Like father, like son: Duelling pianists keep music in the family
Eddie and Quincy Bullen play Montreal's Oscar Peterson Concert Hall Feb. 3 for Black History Month show
Ask Eddie and Quincy Bullen who won their last piano duel, and father and son will each give you a different answer.
"Of course, it's dad!" says Eddie, referring to himself.
"I don't know. We have to rely on the audience," replies Quincy.
Some deference to dad is to be expected: Quincy has been learning piano at his father's knee since he could barely reach it.
"It was a master plan," says Eddie, whose own father was also a musician in his native Grenada. "I just figured I had to do something so my son could hang out with me later in life."
The Toronto pair started playing shows together seven years ago. They will bring their duelling pianos show to a Montreal crowd this weekend.
Gruelling practice schedule
Quincy's homegrown lessons led to study at the Royal Conservatory in Toronto and long hours of practice.
"Five o'clock in the morning, or after school, one hour before, one hour after," says Quincy. "That was my life, for years."
Both father and son acknowledge that stringent practice schedule was occasionally a source of conflict. In fact, Quincy jokingly compares his childhood to the 2015 Oscar-nominated film, Whiplash, about a tyrant instructor who pushes a young music student over the edge.
"After I watched [that movie], I gave him a lot of hugs," says Eddie, laughing.
Quincy says his father gave him his blessing to explore music away from the piano while he was in high school. With that freedom, he started playing guitar and bass. Ultimately, though, he found his way back to piano, and to playing with his father — now as an equal, not as a pupil.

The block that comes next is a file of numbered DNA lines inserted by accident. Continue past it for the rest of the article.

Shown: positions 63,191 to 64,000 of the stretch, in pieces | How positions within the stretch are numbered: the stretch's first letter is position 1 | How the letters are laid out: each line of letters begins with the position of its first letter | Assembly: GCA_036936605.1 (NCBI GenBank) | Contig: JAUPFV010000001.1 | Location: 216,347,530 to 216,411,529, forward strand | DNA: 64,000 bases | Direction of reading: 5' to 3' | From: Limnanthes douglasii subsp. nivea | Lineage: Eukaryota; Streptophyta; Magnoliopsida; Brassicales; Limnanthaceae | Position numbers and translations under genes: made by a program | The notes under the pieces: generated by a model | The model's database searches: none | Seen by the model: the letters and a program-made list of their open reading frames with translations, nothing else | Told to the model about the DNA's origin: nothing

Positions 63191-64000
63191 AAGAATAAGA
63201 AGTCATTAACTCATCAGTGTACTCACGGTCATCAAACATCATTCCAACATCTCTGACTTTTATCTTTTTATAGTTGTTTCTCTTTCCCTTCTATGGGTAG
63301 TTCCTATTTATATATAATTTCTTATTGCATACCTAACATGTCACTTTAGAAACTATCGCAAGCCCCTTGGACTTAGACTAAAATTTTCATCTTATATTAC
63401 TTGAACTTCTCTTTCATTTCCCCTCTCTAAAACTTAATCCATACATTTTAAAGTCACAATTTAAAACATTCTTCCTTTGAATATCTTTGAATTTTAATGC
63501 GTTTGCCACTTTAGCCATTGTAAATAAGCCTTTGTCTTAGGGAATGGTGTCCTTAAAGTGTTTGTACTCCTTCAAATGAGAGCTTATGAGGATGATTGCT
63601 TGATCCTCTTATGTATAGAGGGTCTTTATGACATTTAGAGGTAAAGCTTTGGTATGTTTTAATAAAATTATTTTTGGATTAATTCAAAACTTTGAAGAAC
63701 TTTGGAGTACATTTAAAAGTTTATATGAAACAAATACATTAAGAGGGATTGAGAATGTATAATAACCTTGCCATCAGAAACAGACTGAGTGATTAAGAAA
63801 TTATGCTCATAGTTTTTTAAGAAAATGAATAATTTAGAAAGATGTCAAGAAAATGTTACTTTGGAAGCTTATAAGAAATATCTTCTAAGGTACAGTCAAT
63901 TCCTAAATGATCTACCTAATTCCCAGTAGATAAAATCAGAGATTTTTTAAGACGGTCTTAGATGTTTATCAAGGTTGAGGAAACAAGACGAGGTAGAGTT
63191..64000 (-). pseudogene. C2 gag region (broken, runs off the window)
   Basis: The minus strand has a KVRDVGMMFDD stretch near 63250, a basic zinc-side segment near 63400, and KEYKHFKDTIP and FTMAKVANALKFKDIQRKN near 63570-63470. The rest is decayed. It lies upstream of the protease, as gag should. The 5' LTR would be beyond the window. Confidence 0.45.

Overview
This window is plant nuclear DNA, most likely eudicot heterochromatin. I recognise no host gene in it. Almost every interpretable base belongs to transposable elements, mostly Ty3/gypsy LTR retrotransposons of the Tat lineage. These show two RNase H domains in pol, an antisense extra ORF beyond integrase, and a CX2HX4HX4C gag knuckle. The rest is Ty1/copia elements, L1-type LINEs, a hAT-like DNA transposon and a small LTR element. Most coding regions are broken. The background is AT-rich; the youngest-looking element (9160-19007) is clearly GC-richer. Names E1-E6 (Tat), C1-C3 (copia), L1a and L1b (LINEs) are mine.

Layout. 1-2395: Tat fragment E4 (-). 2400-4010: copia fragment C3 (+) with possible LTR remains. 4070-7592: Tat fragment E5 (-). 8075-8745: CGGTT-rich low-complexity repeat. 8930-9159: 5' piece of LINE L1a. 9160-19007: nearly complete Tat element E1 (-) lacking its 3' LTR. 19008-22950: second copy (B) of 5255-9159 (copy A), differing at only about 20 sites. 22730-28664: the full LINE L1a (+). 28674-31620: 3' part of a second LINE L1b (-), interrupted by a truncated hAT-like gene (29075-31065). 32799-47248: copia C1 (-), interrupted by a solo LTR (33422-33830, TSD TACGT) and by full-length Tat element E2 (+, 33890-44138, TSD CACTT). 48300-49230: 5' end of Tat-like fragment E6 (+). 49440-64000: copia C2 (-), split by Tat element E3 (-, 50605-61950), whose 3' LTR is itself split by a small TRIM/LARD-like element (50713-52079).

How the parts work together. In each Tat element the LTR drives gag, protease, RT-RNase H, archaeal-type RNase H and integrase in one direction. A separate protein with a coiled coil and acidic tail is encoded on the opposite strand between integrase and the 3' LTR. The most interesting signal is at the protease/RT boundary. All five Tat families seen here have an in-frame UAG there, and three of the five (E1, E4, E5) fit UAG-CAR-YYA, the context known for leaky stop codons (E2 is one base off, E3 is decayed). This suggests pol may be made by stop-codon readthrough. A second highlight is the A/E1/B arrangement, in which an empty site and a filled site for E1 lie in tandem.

'It's like a heated debate'
Each Bullen brings his own musical tastes and experiences to the pair's repertoire. Eddie leans toward jazz, but he wanted Quincy's classical training to shine through, too.
"I figured, I spent so much of my money and time taking this guy to music lessons, at least he has to play one classical number," he jokes.
Calypso, reggae, pop and R&B round out the program, to help trace the family's musical history and show the links between one generation's music and the next.
In one part of the show, the pair tells a story of a young Quincy playing his father what he thought was a brand new hook from Mo Money, Mo Problems by The Notorious B.I.G., featuring Puff Daddy (a.k.a. P. Diddy) and Mase.
"He was like, 'That's Diana Ross,'" remembers Quincy with a laugh.
The father-son relationship not only forms the backbone of Eddie and Quincy's on-stage banter, but it drives their style of performance — part duet, part duel.
They face each other, each behind a grand piano, staring intently to try to follow each others' moves.
"There's a lot of eye contact," says Eddie. "Sometimes those eyes want to challenge like, 'OK, dad, you wanna go? Let's go, daddy!'"
"There are points in time where we have to work together," adds Quincy. "And there are other times when it's a little more free, when we can spar with each other."
"It's like a heated debate. Sometimes you end up laughing about how much you disagree."
Eddie and Quincy Bullen bring their show, Duelling Pianos, to Oscar Peterson Concert Hall, at Concordia University's Loyola Campus, Saturday, Feb. 3, at 7 p.m.